5 things to do at #EdCampNJ on Saturday

This Saturday marks the third EdCampNJ at Linwood Middle School in North Brunswick, NJ. Almost 700 educators from around New Jersey and surrounding states will convene on the Saturday before Thanksgiving. Think about that. Giving up a Saturday during the holidays to go… Learn!!! If this your first EdCamp — here are five things to go check out while you’re here:

1. Get some free breakfast and partake in a live #satchat . The three founders of #satchat (Scott Rocco – @scottrrocco Billy Krakower  - @wkrakower & Brad Currie – @bradmcurrie) are in the flesh (and naturally are jersey boys) and will host an interactive dialogue while tweeting. Many “tweeps” will be in attendance as well. It’s always nice to put the names to the faces as well.


2. Show what you know and offer a session on the board. There are scads of opportunities to be had, ranging from the simplistic to really deep conversations. If you have that passion about something and don’t see it up on the board, go for it! You deserve to shine.


3. Check out the makerspace table. Meredith Martin (@geekyteach) will be showing all how taking simplistic parts and turning it into an arena of learning. It’s fun, it’s super cheap to pull off in any space, and you learn all about how tinkering invigorates the mind.

4. Eat some free pizza with new people and strike up a conversation. With so many people bringing something awesome to the table, why not gain new insight and make new friends at the same time?

image credit: Tyler Varsell

image credit: Tyler Varsell

5. Stick it out to the end and leave with an arsenal of resources. In addition to learning a hideous amount at the smack down, you can win a bunch of cool stuff. AND – you can get some high-fives from folks in black polo shirts!

Whatever you end up doing, make it s great day. Grow, learn, and move onward in your educational lives.


FREE = ME (for schools)


The GSA Resource Cetner

Free is the favorite F word in education. For real!

The Government Services Administration sent an email out about a month ago stating one of their distribution centers would be closing at the end of the year. For those of you that aren’t familiar with the GSA, they are / were the staples / office max / amazon for the government. From toilet paper to pens, if you needed, you contacted the GSA, and they shipped the supplies out from either the NJ location or the CA location. The NJ distribution center housed approximately 88 million dollars worth of merchandise for our federal government offices and military branches, ranging from dog food for canine MPs to toothpicks.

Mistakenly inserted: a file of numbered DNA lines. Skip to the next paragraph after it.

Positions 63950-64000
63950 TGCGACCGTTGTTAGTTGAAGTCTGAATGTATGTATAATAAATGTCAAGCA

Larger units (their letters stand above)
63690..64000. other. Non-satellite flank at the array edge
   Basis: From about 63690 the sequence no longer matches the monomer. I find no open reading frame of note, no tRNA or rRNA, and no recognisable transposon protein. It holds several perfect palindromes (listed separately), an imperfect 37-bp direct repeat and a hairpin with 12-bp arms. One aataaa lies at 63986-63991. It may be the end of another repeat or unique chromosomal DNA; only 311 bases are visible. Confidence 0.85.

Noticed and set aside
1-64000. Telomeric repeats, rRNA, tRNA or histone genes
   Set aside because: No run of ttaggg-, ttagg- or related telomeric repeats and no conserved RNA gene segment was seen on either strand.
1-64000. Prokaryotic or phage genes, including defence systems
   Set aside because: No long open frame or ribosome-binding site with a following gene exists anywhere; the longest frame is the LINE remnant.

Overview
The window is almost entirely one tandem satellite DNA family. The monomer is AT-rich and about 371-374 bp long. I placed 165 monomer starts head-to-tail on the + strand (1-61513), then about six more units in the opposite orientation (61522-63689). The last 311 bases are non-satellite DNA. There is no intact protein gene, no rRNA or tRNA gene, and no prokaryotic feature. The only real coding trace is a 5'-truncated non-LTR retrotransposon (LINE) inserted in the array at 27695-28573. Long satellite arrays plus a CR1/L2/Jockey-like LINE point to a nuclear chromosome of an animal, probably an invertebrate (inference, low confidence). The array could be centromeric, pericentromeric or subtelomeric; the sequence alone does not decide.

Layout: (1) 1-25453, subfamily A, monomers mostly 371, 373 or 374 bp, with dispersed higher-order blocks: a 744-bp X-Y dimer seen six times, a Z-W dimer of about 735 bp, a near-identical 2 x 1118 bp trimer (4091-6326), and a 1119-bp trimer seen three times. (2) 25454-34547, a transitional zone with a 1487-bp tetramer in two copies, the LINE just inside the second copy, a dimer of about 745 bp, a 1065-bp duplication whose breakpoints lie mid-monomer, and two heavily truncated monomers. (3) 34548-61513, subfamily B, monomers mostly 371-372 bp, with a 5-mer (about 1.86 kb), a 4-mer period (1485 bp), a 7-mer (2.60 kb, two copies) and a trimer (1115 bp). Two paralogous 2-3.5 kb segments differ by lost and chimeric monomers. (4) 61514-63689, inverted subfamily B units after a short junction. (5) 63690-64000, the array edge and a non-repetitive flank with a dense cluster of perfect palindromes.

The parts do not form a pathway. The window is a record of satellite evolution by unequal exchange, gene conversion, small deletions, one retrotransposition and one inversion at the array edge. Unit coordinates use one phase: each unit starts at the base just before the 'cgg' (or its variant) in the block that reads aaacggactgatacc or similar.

The GSA notified all federal branches of the liquidation, and they had first dibs on the surplus. Afterwards, under the Constitution, public schools are entitled to any excess. You would think there would be nothing left, but the amount left was staggering.

For my District, I acquired seven pallets of items, with a retail value around $11,000.00 Everything from toner cartridges for library printers to pillows & sheets for the Nurse’s office. Chairs, office supplies, new flags, janitorial supplies… you name it, we acquired it. It was like the Mall at 4AM on Black Friday, only with men running around in silence tagging items.

We are truly appreciative to be given this opportunity. I would hope all leaders keeps their ears to the ground then such great opportunities happen. Spread the word too – telling others about opportunities such as this will give you brownie points for life.



On A Slow Boat to China

I’m a huge jazz and big band fan.  One of the people I wish I could have seen and met: Ella Fitzgerald. One of my favorite albums compilations is “Twelve Nights in Hollywood”

China has been on my mind as of late.  For the wrong reasons.

Over the summer, I received an email for an offer to go to China as a part of a learning opportunity with the goal of hopefully infusing some type of Chinese program or at least starting the conversation of exploring ways to infuse the Chinese culture in my District.  The trip was all inclusive, minus $600.00 for airfare.  Pretty cool. I applied and was accepted.  I then began looking at my calendar, and because of all of the conferences and Superintendent duties I have in October, I decided it wasn’t the best time for me to go.  I offered the trip to a someone else, a teacher who typically would not get an offering such as this.  The teacher has no affiliation with my District, but since I applied and was accepted to go, I thought perhaps I could be ‘represented’ and come back with some pertinent information. I even wrote an email saying how wonderful the person is and how they could represent me, etc.  The person was accepted and went.

I’m not one for thank-you’s or praise, but wouldn’t you think some kind of acknowledgement or thank you would be appropriate? Regardless if the person is public or private, I  thought some kind of thank you would have been nice.  Instead, the person lied and said it was a program offered from a university and made no mentioning on how they discovered it.   Is the person that ashamed to say they got hooked up to others? People, especially connected educators, hook each other up all of the time. Yea, it was a trip offered to administrators (not even teachers); yea, it was mostly paid for by a college, but let’s be real here – the person wouldn’t have gone, let alone even known about it had I not mentioned it. Maybe many of my fellow Superintendents and I are being too persnickety about this, but this wasn’t just some dinner, domestic trip, or putting in a good word.  This was a once-in-a-lifetime trip! Telling everyone that you got it through a college and not telling everyone how you really  got to go is, well, kinda shady. I’m not looking for a huge thank-you; just honesty.  When it comes back to you through the grapevine, you expect to really hear how they got the offer, not some fabrication.